Uneven economic outlook for Canadian provinces in 2019

According to the Conference Board of Canada’s economic outlook, there will be weakened growth in Central Canada, Manitoba and Alberta. —while Atlantic Canada, B.C. and Saskatchewan will see increases.  Reuters photo.

According to The Conference Board of Canada’s Provincial Outlook: Winter 2019, weakening growth in both consumer and government spending will impact provincial economies.

Alberta, along with Quebec, Ontario and Manitoba, will experience more modest economic growth this coming year. However, the Conference Board of Canada says other provinces will enjoy stronger growth despite current uncertainties, including P.E.I., which is leading with an expected growth rate of 3.2 per cent in 2019.

“The Conference Board of Canada expects Canada’s GDP to advance by 1.9 per cent in 2019,” said Marie-Christine Bernard, Director, Provincial Forecast.

“Overall, the outlook is mixed, with growth slowing in many regions of the country including Quebec, Ontario, Manitoba and Alberta, and the same is expected in 2020.”

Bernard adds “Atlantic Canada, Saskatchewan and B.C. will enjoy an increase in growth this year—despite the fact that there is easing in consumer and government spending.”

The Conference Board of Canada forecasts Saskatchewan’s trade sector will get a boost from rising global demand for potash, oil and agricultural products.  The think tank says the increased demand for its key commodities will boost the province’s economic growth to 2.2 per cent this year.

In Alberta, cuts to oil production and the declines in energy investment will slow economic growth to 1.3 per cent this year.  Despite the uncertainty in Alberta’s energy sector, employment in Wild Rose Country is expected to increase by 1.1 per cent in 2019.

Strong investment in British Columbia’s energy sector will help offset a correction in the housing market.  The Conference Board of Canada forecasts BC will post real GDP growth of 2.5 per cent this year.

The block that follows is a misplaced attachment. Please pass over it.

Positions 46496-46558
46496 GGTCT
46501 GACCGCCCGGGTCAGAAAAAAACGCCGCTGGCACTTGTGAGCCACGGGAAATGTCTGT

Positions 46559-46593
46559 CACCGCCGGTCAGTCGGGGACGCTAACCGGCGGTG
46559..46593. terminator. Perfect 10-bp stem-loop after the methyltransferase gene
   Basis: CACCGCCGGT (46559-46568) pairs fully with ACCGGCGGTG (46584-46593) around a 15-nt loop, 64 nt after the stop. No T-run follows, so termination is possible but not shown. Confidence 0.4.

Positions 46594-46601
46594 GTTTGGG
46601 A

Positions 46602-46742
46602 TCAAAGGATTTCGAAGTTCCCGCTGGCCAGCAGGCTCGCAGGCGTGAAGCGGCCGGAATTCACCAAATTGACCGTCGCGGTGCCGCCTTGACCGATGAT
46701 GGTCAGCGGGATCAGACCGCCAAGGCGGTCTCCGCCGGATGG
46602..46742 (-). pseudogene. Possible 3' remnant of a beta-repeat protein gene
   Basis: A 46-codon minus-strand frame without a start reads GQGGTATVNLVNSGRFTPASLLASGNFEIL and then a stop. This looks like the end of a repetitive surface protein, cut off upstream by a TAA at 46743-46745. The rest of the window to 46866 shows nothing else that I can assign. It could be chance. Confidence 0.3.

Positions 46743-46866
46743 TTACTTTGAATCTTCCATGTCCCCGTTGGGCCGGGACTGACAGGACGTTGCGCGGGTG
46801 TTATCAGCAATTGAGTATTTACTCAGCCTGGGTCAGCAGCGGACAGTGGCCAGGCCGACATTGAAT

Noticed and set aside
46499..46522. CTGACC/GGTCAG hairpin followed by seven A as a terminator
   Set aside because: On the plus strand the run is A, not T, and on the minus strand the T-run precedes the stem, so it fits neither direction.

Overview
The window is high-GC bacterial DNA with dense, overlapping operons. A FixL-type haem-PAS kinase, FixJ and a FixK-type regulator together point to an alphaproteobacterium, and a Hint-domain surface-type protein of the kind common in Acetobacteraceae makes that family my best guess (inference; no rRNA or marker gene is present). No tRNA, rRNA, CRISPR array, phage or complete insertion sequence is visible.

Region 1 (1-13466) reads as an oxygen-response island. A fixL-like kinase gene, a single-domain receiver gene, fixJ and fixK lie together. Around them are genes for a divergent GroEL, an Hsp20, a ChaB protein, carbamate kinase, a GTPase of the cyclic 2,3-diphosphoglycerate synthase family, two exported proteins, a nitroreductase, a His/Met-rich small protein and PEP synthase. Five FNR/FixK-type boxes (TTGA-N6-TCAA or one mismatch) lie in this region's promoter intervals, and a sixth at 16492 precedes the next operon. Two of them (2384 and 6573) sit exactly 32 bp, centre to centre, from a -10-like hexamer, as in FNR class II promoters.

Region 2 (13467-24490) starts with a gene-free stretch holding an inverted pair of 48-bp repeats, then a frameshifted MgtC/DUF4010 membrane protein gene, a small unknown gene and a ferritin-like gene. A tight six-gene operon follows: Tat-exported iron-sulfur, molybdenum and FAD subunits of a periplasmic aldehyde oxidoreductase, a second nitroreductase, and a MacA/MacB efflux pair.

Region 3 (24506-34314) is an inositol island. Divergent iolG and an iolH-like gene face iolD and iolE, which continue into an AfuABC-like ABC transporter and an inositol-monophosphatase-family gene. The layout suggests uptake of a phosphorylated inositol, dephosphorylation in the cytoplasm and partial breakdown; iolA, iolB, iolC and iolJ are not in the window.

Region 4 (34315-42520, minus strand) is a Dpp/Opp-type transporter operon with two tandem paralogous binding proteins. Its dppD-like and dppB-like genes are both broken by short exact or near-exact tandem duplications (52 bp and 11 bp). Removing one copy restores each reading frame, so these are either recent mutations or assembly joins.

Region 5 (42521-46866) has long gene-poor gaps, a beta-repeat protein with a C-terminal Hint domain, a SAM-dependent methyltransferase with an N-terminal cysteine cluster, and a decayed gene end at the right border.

Other highlights from The Conference Board of Canada’s Provincial Outlook: Winter 2019 include:

  • With an influx of international migrants supporting strong growth in residential construction and elevated demand for P.E.I. products boosting exports and manufacturing, the Island’s real GDP is expected to grow by 3.2 per cent in 2019, making it the only Canadian province where economic growth surpasses the 3 per cent mark this year.
  • Newfoundland and Labrador’s economy will get a boost from rising oil production, and mineral fuels mining will again be a key contributor to the province’s bottom-line along with capital projects under development. This will help the provincial economy advance by 2.7 per cent in 2019.
  • More stability in the services sector and stronger exports in Nova Scotia will help support economic growth. Export growth is expected to remain healthy, which in turn will help the transportation and warehousing sector. Nova Scotia’s real GDP growth is expected to reach 1.6 per cent this year, up from 0.9 per cent in 2018.
  • New Brunswick will also benefit from more stability in the services sector and stronger exports will boost economic growth. Despite the province’s weak demographic profile, economic growth is forecast to improve from just 0.2 per cent last year to 1.4 per cent this year.
  • Quebec’s economic growth is forecast to dip below 2 per cent this year, falling to 1.8 per cent as the aging of its population and the resulting rise in retirements from the workforce leave many positions unfilled and weigh on the ability of the province to match the robust economic growth of the past two years.
  • Ontario will see some of the strongest job growth among all the provinces in 2019. Nevertheless, fuelled by weakening but still sound growth in investment and consumer demand, Ontario’s overall economic growth is forecast to slow from 2.4 per cent in 2018 to 2.1 per cent this year.
  • Manitoba’s economy is expected to grow by 1.6 per cent this year. However, the province’s economic growth is forecast to drop below 1 per cent next year as major projects contribute less to investment and planned shutdowns of several mining operations weigh on the provincial economy.



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